Talking Shop






Kris Sham, PMP, divisional vice president, project management and compliance, The Bon-Ton Stores, York, Pennsylvania, USA

When a retailer owns more than 250 department stores—each with a unique look and feel—managing projects across business units can get complicated fast. That's why Bon-Ton brought in Kris Sham to establish a project management office (PMO) for the information services division.

Mr. Sham was previously director of project management at Saks Inc., where he managed multilocation projects and developed project management processes and standards for the department store company. Nowadays, he oversees project management processes and standards for 200 staffers and about 100 active projects at any given time, from new systems to handle the online shopping experience to enhancements that improve the company's product distribution.

How is technology changing the project landscape in retail?

The industry is going through very challenging times. It's reinventing itself in this new omni-channel world where customers can shop on any platform, from smartphones to computers to tablets. Once upon a time, people just came into a store. Now we still have traditional stores, but we also need to be able to compete online. For example, we could develop technology that recognizes shoppers when they walk into the store and then sends coupons to their phone. It's about providing value and a pleasant experience to customers, and at the same time achieving operational efficiency.

“Project managers in retail have to keep pace with new technologies while simultaneously working to improve customer experience and operational efficiency.”

Can you give an example of a project that addresses this shift?

We're working on a project to replace our current order management system. It handles everything that happens from the time a customer shops and places an order until that order is fulfilled.

Orders can come in from actual stores, computers, tablets, smartphones, kiosks—and they can be as small as towels or as large as furniture. Our current system was built for an older model of business, where people walked into stores or called on the phone. You can patch a system only so much before you just have to build a new one.

This is one of our larger projects, because it involves so many interfaces and back-end systems. We think it will take about one year, which is a long time. By the time you define all the requirements, the underlying business models and technologies can change. It's a lesson in defining requirements clearly, identifying risks ahead of time and coming up with a plan to mitigate them.

Bon-Ton operates stores across the United States. Does this affect the way you manage projects?

It's definitely a challenge to come up with systems that can localize the merchandise mix and customer experience, yet are flexible enough to allow us to standardize. Standardizations—like buying common merchandise for all our stores—would let us gain operational efficiency and provide cost savings.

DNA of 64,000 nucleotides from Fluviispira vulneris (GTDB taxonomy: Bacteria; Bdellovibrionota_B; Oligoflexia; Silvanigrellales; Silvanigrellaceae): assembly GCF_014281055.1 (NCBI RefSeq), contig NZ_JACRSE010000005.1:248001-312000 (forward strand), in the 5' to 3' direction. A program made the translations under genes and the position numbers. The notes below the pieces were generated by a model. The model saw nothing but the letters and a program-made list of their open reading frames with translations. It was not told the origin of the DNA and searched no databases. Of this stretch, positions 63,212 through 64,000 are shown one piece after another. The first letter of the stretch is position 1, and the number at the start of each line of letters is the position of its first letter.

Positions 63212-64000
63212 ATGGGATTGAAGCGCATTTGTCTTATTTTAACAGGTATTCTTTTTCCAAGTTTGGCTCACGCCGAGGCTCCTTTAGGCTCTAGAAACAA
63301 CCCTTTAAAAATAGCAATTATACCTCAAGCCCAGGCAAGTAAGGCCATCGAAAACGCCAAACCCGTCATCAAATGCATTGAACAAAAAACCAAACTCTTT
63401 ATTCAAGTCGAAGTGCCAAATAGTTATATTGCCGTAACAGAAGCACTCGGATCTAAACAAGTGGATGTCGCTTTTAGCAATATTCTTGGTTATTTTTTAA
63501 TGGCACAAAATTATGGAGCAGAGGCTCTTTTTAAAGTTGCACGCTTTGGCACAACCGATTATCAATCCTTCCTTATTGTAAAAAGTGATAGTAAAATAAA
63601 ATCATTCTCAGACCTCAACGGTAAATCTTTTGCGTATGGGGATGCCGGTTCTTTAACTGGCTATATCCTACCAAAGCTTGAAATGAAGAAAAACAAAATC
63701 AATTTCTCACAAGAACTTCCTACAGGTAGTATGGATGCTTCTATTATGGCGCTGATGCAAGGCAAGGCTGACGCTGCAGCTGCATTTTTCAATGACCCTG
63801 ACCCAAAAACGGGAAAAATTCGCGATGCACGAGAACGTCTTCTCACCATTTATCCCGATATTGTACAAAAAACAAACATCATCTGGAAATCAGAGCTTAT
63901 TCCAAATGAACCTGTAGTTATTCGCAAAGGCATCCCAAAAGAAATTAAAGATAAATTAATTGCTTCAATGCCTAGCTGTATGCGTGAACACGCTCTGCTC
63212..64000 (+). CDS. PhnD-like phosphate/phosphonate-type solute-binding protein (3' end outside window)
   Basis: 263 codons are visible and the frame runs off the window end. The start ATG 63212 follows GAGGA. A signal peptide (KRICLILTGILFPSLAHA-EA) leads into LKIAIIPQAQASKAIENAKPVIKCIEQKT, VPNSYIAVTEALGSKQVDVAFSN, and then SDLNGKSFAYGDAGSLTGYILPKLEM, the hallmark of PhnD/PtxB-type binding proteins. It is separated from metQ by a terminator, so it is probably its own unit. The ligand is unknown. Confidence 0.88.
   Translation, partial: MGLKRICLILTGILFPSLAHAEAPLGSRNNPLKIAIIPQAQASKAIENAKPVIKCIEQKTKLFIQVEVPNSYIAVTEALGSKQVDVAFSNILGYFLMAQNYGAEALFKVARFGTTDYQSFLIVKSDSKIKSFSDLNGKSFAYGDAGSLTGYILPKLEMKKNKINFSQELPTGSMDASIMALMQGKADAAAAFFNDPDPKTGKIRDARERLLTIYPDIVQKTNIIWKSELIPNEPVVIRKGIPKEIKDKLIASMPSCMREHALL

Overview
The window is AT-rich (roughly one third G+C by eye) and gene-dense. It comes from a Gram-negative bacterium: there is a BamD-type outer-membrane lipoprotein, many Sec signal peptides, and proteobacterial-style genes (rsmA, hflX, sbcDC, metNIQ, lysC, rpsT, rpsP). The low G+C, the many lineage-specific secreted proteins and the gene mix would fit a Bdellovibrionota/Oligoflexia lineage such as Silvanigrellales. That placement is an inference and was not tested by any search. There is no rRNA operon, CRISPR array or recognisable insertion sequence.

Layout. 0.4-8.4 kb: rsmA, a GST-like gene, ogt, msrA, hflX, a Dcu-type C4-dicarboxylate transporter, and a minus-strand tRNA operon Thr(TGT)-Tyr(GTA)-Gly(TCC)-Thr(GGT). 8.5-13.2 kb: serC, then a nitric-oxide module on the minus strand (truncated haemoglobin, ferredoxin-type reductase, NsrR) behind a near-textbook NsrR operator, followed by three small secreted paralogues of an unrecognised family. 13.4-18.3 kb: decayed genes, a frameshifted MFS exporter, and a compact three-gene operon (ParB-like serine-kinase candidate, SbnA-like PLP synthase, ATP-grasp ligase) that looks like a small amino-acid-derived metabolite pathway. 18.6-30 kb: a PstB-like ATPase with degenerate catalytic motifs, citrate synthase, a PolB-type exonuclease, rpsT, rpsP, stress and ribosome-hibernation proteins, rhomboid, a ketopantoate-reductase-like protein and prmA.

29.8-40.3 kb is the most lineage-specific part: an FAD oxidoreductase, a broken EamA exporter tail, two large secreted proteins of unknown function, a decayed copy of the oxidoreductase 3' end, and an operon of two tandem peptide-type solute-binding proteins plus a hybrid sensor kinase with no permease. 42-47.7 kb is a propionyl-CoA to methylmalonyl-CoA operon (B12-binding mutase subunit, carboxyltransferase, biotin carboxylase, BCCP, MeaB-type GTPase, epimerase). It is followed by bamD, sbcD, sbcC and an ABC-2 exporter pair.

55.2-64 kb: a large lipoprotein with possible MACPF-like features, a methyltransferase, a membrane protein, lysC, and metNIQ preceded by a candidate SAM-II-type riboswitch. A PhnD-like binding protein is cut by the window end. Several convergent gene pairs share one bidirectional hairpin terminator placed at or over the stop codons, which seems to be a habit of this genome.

But we can't treat every location the same. For example, we built a single merchandise planning and allocation system for all 272 stores, but merchants can go in and allocate a different merchandise mix to each location. On projects, we're in touch with store planners and managers across the country, and we always design our systems so they can take different inputs.

When you manage large projects such as these, how much do metrics matter?

Metrics plays a big role in our project management practices. We have to understand how we are managing our projects and resources, and demonstrate sustained improvement year over year. Our chief information officer and senior management lay out their vision of how they want to manage the business. I work with them to translate their vision to what metrics we need, and build a process that supports the collection of the appropriate data.

What project metrics do you measure to better manage business?

We analyze how our time is spent—particularly how much time we spend on forward-looking projects as opposed to projects that support and maintain the business. We also measure what percentage of our projects come in on time and within the approved budget, and then try to understand the reasons that cause project delays or extra costs, so we can eliminate those issues the next time around.

How has the organization adjusted as a result of using those metrics?

We implemented metrics one at a time, learned their shortcomings and fine-tuned to make them more meaningful. For example, we created a manager metric that analyzes how we use our staff. We look at the time spent on value-adding development projects and support projects, and then analyze the reasons why support consumes more time.

We look at what metrics we really need to manage our business, and also how to put processes and systems in place to collect the required data and analyze them. To do so, I constantly ask for feedback from both the project managers and the senior management. PM




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